Nadia Murad

Nota: Este archivo abarca los artículos publicados por el autor desde el 1 de enero de 2008. Para fechas anteriores realice una búsqueda entrecomillando su nombre.

Five years ago, Islamic State fighters invaded my ancestral homeland of Sinjar, Iraq, and waged a systematic ethnic-cleansing campaign against the Yazidi community. Their campaign included mass executions, forced religious conversions and widespread sexual violence. These attacks resulted in the massacre of aaa men, women and children; the enslavement of nearly 7,000 Yazidis; and displacement of more than 400,000 Yazidis to camps in northern Iraq.

But that was not the end of our suffering. As Sheri P. Rosenberg observed in a 2012 article, genocide is a process, not an event. The continued suffering, fear and uncertainty in the Yazidi community show that the genocide process is ongoing.…  Seguir leyendo »

Nadia Murad addressing the European Parliament in 2016. Credit Vincent Kessler/Reuters

Three years ago I was one of thousands of Yazidi women kidnapped by the Islamic State and sold into slavery. I endured rape, torture and humiliation at the hands of multiple militants before I escaped. I was relatively lucky; many Yazidis went through worse than I did and for much longer. Many are still missing. Many have been killed.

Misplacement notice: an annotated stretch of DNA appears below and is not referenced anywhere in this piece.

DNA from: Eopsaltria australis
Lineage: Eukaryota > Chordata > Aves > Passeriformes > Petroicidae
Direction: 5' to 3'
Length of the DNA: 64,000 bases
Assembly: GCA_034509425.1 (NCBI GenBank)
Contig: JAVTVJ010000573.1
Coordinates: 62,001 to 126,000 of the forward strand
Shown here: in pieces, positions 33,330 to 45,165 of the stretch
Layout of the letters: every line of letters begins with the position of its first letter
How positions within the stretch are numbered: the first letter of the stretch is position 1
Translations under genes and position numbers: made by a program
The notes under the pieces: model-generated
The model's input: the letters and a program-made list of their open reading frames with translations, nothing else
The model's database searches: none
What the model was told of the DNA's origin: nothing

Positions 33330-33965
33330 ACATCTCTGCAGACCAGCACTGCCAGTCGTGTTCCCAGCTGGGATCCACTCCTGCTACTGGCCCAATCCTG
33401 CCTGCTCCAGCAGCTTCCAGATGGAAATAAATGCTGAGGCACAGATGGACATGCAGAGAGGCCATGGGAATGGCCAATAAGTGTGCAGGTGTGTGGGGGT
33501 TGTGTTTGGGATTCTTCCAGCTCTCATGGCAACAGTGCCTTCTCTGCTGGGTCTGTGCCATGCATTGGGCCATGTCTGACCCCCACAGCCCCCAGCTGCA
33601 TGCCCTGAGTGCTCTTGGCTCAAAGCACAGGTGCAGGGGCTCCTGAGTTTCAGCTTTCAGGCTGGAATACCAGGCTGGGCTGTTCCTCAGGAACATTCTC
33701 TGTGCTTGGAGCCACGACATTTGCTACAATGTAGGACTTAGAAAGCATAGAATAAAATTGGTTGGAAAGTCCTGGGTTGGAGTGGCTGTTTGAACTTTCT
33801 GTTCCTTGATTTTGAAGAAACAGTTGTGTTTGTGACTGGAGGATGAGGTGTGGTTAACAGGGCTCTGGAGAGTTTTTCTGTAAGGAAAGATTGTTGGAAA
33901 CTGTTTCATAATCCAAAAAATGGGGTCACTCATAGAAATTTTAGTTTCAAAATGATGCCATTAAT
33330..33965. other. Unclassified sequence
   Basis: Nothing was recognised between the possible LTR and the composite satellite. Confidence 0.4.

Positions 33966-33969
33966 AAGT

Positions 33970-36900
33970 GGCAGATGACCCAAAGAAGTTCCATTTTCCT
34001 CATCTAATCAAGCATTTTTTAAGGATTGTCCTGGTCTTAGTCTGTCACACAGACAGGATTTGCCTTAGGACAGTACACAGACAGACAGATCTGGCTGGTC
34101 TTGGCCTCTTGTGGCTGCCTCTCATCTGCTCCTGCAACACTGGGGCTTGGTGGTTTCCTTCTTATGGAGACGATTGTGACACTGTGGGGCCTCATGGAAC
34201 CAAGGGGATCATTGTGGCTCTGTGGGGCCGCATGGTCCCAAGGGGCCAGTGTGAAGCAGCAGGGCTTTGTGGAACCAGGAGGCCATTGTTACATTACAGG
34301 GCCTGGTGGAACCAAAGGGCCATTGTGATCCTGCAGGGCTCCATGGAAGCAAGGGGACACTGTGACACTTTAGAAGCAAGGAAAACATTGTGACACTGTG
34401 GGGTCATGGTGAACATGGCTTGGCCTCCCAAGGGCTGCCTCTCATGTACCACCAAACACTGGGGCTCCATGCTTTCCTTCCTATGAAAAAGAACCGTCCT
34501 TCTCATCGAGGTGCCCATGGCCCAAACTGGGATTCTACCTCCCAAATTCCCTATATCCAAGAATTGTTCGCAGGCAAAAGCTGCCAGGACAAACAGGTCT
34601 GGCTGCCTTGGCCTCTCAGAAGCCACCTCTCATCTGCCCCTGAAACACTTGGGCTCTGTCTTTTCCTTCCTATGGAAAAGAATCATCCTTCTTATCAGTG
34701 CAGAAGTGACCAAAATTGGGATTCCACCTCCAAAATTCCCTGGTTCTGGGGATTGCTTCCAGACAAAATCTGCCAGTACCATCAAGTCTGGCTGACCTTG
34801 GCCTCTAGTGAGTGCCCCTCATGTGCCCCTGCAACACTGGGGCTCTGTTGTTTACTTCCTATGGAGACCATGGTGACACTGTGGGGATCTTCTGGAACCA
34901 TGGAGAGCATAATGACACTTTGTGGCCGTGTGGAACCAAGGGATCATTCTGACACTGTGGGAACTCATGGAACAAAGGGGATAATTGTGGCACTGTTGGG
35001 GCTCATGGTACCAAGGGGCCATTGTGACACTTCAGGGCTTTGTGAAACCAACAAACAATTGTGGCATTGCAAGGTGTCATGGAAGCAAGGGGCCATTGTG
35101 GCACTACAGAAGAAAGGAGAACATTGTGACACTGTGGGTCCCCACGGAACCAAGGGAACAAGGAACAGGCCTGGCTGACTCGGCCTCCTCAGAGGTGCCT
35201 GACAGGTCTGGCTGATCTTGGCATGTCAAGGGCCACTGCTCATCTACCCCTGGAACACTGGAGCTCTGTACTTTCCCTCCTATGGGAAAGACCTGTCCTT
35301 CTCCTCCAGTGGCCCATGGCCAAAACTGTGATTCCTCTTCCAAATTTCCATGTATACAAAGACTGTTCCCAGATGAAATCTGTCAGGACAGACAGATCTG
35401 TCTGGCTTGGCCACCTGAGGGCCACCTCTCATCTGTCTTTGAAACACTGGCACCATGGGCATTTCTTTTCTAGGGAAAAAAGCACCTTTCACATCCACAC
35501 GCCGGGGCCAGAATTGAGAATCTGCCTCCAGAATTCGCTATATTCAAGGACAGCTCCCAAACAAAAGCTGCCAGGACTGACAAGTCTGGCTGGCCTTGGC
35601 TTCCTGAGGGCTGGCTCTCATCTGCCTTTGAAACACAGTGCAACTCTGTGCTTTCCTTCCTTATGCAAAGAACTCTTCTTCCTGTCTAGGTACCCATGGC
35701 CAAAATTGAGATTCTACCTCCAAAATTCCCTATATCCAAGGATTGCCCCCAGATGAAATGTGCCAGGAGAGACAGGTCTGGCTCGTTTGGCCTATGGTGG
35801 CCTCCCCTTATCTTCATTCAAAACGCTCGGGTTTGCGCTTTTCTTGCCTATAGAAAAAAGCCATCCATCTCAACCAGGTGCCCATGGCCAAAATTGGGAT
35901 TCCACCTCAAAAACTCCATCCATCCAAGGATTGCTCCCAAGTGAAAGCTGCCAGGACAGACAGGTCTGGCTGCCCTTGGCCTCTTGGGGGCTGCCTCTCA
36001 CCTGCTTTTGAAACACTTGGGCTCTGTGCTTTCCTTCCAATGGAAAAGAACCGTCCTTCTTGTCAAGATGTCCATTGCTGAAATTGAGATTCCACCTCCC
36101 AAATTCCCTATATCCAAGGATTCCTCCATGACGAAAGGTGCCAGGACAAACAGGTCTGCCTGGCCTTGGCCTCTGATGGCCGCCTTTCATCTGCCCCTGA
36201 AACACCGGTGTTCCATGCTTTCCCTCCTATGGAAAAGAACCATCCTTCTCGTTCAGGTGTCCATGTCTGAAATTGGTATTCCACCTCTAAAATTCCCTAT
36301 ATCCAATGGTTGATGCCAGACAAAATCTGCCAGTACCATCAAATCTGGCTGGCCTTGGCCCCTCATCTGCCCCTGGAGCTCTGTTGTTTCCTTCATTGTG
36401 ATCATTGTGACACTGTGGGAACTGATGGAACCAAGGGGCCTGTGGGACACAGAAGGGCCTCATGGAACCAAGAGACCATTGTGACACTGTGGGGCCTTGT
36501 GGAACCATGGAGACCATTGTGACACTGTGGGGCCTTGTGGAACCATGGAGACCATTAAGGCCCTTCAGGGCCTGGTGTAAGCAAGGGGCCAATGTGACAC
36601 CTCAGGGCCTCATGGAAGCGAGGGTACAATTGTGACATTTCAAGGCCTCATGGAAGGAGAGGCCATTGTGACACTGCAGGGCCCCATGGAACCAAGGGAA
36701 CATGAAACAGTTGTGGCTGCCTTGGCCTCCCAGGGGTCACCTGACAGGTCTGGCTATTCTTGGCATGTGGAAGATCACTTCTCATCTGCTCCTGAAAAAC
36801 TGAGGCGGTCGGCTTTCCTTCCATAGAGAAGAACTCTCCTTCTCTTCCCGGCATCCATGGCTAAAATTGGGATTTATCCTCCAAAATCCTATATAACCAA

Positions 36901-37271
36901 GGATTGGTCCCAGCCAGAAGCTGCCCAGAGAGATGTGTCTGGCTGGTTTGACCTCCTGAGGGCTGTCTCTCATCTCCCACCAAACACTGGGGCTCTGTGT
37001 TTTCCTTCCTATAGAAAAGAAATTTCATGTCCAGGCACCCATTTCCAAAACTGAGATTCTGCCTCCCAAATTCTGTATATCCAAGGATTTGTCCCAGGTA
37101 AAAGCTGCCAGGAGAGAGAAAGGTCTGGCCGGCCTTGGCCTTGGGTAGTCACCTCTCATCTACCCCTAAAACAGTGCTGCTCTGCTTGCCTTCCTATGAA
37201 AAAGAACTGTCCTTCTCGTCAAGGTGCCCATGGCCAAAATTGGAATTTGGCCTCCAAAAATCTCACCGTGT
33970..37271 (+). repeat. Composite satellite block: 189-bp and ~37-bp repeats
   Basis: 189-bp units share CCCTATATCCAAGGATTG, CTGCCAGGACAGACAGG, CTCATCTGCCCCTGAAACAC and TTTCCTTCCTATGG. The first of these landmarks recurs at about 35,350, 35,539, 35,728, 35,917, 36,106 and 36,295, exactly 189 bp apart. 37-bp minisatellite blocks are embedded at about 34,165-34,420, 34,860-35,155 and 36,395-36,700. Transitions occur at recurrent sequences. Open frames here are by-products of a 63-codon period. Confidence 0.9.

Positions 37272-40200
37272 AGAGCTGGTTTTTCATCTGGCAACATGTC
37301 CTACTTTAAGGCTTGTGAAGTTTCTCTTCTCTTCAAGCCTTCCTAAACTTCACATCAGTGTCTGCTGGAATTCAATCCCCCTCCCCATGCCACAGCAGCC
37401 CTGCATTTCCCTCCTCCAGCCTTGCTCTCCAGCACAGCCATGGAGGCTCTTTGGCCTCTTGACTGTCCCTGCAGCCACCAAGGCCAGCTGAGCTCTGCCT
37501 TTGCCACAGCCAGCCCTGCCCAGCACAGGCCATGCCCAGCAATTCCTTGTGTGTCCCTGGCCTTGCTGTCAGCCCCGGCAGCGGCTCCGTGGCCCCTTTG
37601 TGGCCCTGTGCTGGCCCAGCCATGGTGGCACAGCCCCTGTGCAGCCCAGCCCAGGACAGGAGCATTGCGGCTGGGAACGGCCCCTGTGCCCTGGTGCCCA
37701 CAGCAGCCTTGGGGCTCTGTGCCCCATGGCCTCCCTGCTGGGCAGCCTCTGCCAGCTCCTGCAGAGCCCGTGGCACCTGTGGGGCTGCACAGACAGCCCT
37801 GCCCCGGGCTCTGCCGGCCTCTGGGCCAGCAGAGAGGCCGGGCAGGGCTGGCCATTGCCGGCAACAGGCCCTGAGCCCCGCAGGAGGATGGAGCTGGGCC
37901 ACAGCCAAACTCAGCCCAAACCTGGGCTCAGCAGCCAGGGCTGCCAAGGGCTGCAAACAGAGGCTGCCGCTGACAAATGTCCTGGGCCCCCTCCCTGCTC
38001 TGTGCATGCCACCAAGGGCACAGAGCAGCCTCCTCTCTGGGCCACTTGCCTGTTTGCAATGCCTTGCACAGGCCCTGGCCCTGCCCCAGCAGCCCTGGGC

Once I escaped, I felt that it was my duty to tell the world about the brutality of the Islamic State. Yazidi women hoped that recounting our experiences of mass murder, rape and enslavement would bring attention to the Yazidi genocide. We received sympathy and solidarity all over the world, but now what we really need is concrete action to get justice and allow our community to return to its homeland.…  Seguir leyendo »